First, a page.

A Quiet Day
Monday the 19th of September, 2022, was a silent day. Nature was still, at least in Worcester; the air was calm. The nation ceased from her labours and there was a hush across the whole land. Streets were empty, reminiscent of the strange days of lock-down.
Depending on who you read, some 29 million people in the UK and half the world's population watched the state funeral of the Queen.
And wow, no-one in the world does pageantry quite like the Brits.
As we reflect on that Monday and the long symbolic reign of the monarch we may learn, in no particular order, but starting with the mundane...
Practice makes Perfect
In the deep dark of night soldiers were practising the route they would follow the next day. The rehearsal, we read, took place before sunrise on Thursday morning, and saw the State Gun Carriage, towed by almost 100 naval personnel and bearing a black coffin, travel from Westminster Hall, on to Westminster Abbey, and then through central London. The procession looked perfect, but behind the scenes much work had been done.
A time to weep... a time to mourn
According to the Preacher of Ecclesiastes, there is a time to weep as well as a time to laugh, a time to mourn as well as a time to dance. A balanced personal life - and a balanced national life too - makes room for both. To collectively pause and mourn is not only cathartic, it helps us to remember that this life is temporary, fleeting, and that death is the certain lot of every son and daughter of Adam.
What must have struck every attentive listener was the way Scripture permeated all the formal ceremonies. (If there was a disappointment, it was that those inspired words were sometimes obscured by an ancient translation, rather than using a modern version in language a ploughboy could grasp).
And then there was the sermon of Justin Welby. Many had prayed that the only human sermon ever preached to 4 billion people would not be wasted.
"The pattern for many leaders is to be exalted in life and forgotten after death. The pattern for all who serve God – famous or obscure, respected or ignored – is that death is the door to glory," said the Archbishop.
And then he explained the fount of the Queen's lifestyle: "Jesus," he said, "who does not tell his disciples how to follow, but who to follow – said: 'I am the way, the truth and the life'. Her Late Majesty’s example was not set through her position or her ambition, but through whom she followed.'"
Most heart-warming of all, Welby shared the Gospel with the world, "Christ rose from the dead and offers life to all, abundant life now and life with God in eternity. As the Christmas carol says “where meek souls will receive him, still the dear Christ enters in.”
Prayers were answered in that shortest of sermons.
Copy My Example (as I copy Jesus Christ)
The archbishop reminded his audience that the Queen's "service to so many people in this nation, the Commonwealth and the world, had its foundation in her following Christ – God himself."
The Queen's life is worth copying only in so much as she copied Jesus Christ. The Apostle Paul set up this discipleship paradigm when he urged his readers to follow his example, as he followed the example of Christ (1 Corinthians 11:1) "Follow my example, as I follow the example of Christ."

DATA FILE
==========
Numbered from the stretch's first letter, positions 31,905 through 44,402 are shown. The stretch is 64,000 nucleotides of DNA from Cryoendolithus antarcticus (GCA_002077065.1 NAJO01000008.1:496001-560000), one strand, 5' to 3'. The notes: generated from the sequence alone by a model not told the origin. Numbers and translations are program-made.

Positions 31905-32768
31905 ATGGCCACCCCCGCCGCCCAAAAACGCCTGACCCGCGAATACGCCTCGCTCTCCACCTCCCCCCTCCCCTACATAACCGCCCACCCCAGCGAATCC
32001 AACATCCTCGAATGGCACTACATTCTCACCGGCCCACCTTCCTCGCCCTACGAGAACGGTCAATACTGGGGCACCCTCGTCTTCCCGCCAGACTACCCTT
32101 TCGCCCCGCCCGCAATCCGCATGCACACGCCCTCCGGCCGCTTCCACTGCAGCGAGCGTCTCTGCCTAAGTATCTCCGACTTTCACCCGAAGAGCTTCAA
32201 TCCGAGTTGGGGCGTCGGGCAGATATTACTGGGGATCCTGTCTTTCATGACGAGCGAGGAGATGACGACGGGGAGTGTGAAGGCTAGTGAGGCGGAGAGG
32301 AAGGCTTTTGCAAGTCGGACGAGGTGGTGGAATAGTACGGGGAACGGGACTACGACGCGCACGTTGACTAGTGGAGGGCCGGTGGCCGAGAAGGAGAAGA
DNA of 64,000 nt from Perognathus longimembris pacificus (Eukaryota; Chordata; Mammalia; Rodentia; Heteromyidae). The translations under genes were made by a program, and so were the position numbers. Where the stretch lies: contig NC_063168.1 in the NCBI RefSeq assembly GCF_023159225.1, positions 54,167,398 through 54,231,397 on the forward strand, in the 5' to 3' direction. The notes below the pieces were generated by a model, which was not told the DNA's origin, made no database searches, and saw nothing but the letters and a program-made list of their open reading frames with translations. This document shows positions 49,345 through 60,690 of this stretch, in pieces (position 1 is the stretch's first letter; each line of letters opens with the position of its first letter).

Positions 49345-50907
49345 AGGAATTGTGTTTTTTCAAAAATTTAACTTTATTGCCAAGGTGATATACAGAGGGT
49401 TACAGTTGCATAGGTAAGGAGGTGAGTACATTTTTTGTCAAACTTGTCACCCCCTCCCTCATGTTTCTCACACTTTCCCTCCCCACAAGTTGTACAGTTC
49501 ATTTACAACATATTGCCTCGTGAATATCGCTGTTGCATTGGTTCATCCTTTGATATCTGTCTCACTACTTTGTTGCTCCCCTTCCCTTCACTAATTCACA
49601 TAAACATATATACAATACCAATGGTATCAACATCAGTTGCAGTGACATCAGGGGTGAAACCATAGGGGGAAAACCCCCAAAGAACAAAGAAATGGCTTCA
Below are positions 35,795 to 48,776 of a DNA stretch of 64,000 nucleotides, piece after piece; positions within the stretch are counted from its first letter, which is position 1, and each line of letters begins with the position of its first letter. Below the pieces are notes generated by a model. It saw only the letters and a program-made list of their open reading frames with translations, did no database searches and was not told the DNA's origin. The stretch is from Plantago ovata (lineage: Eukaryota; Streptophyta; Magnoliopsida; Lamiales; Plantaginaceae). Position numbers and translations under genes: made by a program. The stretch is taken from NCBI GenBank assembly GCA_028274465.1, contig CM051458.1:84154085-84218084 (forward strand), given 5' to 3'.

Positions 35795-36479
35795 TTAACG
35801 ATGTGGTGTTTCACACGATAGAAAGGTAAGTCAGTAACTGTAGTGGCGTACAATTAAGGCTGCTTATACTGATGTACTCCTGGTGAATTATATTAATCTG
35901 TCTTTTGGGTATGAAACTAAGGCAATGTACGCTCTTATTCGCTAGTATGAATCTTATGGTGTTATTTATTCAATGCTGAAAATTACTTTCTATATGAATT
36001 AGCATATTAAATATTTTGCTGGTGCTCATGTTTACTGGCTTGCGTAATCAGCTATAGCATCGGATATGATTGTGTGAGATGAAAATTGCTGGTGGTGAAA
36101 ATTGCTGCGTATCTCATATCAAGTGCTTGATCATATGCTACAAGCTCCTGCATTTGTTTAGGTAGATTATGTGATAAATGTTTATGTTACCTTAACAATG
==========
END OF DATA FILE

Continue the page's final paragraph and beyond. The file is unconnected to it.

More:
A Life of Service
It has been said many times in recent days, that though the Queen enjoyed hobbies (horses and dogs) and holidays, she was a tireless worker. The Son of Man, said Jesus, "Came not to be served but to serve and to give his life a ransom for many..." (Matthew 20:28). A life of service to others is a trademark of every genuine follower of Jesus Christ.
"Don't explain, don't complain"
Unlike some Royals and others in authority, the Queen did not return fire for fire or seek to justify herself. When misunderstood or criticised she remained silent. This is not only wisdom, for responding simply sets one on a spiral of infinite tit for tat, it is also Christlike for "When they hurled their insults at him, he did not retaliate; when he suffered he made no threats. Instead he entrusted himself to him who judges justly." (1 Peter 2:23)
Service to the End
The Queen is a rebuke to our "take it easy in retirement" culture, serving well into her 90s, and just days before her death appointing the latest Prime Minister, Liz Truss. "I have fought the good fight, I have finished the race" were among Paul's last words, and our Saviour gave his best to the end.
Retirement as an opportunity to turn selfishly inwards is unknown in Scripture and stands against the example of Christ.
Faith in Jesus Christ
Above all else, the Queen's faith in Jesus Christ as the Son of God and as her Saviour is the supreme facet of her life. To die without fear of death and to die with hope is only possible when we know our sins have been forgiven, and we have peace with God. Only, in other words, when we have faith in Jesus Christ.
"God (please) Save the King"
On the first Sunday after the Queen's death, the Christian brother who led morning worship at our church encouraged us to make the new proclamation "God save the King" into a prayer. For while we are quite sure the late Queen was a believer, we have no present assurance that King Charles is.
May the Lord answer our prayers.